Introduction to sequence comparison
Introduction to the following concepts: match, mismatch, substitution, gap, insertion, deletion, indel, global and local alignments.
Apples and oranges.They say that it is not worthwhile to compare apples and oranges, because they are fundamentally different. In any case, it is possible to compare whatever we like. Whether it is worth the effort is another story. Here we are interested in things that we can arrange in sequences; thus we discuss the comparison of sequences.
In general, we can compare two sequences by placing them above each other in rows and comparing them character by character. This way we could align two different audio recordings of a piece of music. There are apps available that can recognize songs by listening to them. In principle, apps accomplish this by alignment of musical notes and rhythms. Programs can detect a similarity between songs the same way, perhaps to identify plagiarism.
Nonetheless, we have a different purpose in bioinformatics, and that is why we will look at the DNA, RNA and protein sequences. Deoxyribonucleic acid (DNA) consists of four bases adenosine, guanine, thymine, and cytosine that are represented by single letters A, G, T, and C respectively. In ribonucleic acid (RNA) thymine (T) is replaced by uracil, represented by the letter U. Protein sequences consist of 20 different amino acids. The single-letter codes for each amino acid are: I, L, V, F, M, C, A, G, P, T, S, Y, W, Q, N, H, E, D, K, R. We will get to that in detail in a later tutorial.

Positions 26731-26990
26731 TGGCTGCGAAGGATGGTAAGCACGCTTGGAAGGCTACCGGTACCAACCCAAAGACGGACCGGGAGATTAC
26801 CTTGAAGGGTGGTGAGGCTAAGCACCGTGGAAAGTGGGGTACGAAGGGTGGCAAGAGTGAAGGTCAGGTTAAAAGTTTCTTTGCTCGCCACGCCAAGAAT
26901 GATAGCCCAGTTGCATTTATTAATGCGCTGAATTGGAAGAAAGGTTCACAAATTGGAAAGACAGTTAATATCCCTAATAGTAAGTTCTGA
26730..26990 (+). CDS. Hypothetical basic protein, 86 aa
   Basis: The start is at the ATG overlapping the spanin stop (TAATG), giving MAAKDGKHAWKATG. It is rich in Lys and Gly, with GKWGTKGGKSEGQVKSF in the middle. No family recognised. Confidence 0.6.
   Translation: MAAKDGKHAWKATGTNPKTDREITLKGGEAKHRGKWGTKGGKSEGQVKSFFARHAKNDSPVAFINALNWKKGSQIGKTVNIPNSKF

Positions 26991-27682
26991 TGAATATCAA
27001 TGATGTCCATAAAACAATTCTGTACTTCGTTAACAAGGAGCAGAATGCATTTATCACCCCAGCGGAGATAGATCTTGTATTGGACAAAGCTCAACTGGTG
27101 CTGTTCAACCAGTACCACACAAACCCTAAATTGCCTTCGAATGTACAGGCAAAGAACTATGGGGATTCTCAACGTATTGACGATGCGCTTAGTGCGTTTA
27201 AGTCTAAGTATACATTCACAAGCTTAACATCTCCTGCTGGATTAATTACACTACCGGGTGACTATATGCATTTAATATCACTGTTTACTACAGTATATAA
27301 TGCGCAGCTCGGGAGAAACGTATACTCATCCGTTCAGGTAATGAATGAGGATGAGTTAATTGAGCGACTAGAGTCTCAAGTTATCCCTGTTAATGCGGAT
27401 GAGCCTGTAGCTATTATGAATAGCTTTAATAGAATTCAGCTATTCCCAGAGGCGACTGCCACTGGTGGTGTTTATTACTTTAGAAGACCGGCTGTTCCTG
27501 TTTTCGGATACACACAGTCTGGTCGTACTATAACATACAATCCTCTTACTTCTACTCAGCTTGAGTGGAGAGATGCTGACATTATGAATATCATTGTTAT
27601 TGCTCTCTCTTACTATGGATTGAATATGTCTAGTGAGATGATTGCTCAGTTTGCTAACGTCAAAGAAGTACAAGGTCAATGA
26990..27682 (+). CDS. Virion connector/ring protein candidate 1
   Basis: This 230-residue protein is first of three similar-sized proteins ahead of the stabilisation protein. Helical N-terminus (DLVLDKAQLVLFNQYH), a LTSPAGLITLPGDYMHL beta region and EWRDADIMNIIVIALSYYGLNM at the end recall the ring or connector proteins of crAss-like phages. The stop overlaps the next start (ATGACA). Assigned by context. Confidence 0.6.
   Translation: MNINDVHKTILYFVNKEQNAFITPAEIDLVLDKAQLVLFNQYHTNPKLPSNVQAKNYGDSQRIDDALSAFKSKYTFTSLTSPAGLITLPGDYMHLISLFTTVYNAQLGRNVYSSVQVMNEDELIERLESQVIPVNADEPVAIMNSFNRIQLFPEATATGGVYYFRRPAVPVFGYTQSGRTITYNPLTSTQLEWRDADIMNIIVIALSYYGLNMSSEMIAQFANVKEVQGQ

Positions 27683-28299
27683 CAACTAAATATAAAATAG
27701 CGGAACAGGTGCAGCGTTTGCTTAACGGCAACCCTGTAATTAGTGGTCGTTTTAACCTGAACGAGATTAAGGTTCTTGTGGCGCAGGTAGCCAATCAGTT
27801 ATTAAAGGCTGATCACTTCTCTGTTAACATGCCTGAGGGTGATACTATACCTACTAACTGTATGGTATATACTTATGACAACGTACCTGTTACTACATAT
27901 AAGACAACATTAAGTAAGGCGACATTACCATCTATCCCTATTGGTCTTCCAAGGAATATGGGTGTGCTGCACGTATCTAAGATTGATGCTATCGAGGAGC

So, why do we compare sequences? There are many reasons, for example, (i) we can identify causes of genetic diseases by comparing sequences from healthy and unhealthy individuals. (ii) A comparison of multiple gene sequences from several species can recognize sequence stretches preserved or similar among species; thus, hinting about the possibility that these conserved regions have a related function in organisms. (iii) Importantly, all sequence database searches involve comparison of sequences to detect a similarity to a search sequence. Note that, the list of reasons is longer than presented here.
Concepts. The following paragraphs introduce the ideas of a match, mismatch, substitution, gap, insertion, deletion, indel, global and local alignments. For the demonstration purposes, we only use DNA sequences, although the concepts also apply to RNA and protein sequences.
Let's take two sequences a) ATGAAGCGTGC, length 11 bases, and b) ATGAAGAGTGCA, length 12 bases. We can make the following alignment as in Figure 1.
Figure 1. shows pair-wise sequence alignment, but a close examination reveals that we can make the rows to match better. In this alignment, there are only three matching letters on the columns. How can we make additional letters to match?
Gaps. By inserting gaps, the sequences become the same length, and by choosing proper positions, additional letters will align, as shown in Figure 2. In this alignment, nine letters out of the total 13 are aligned and matching in the columns.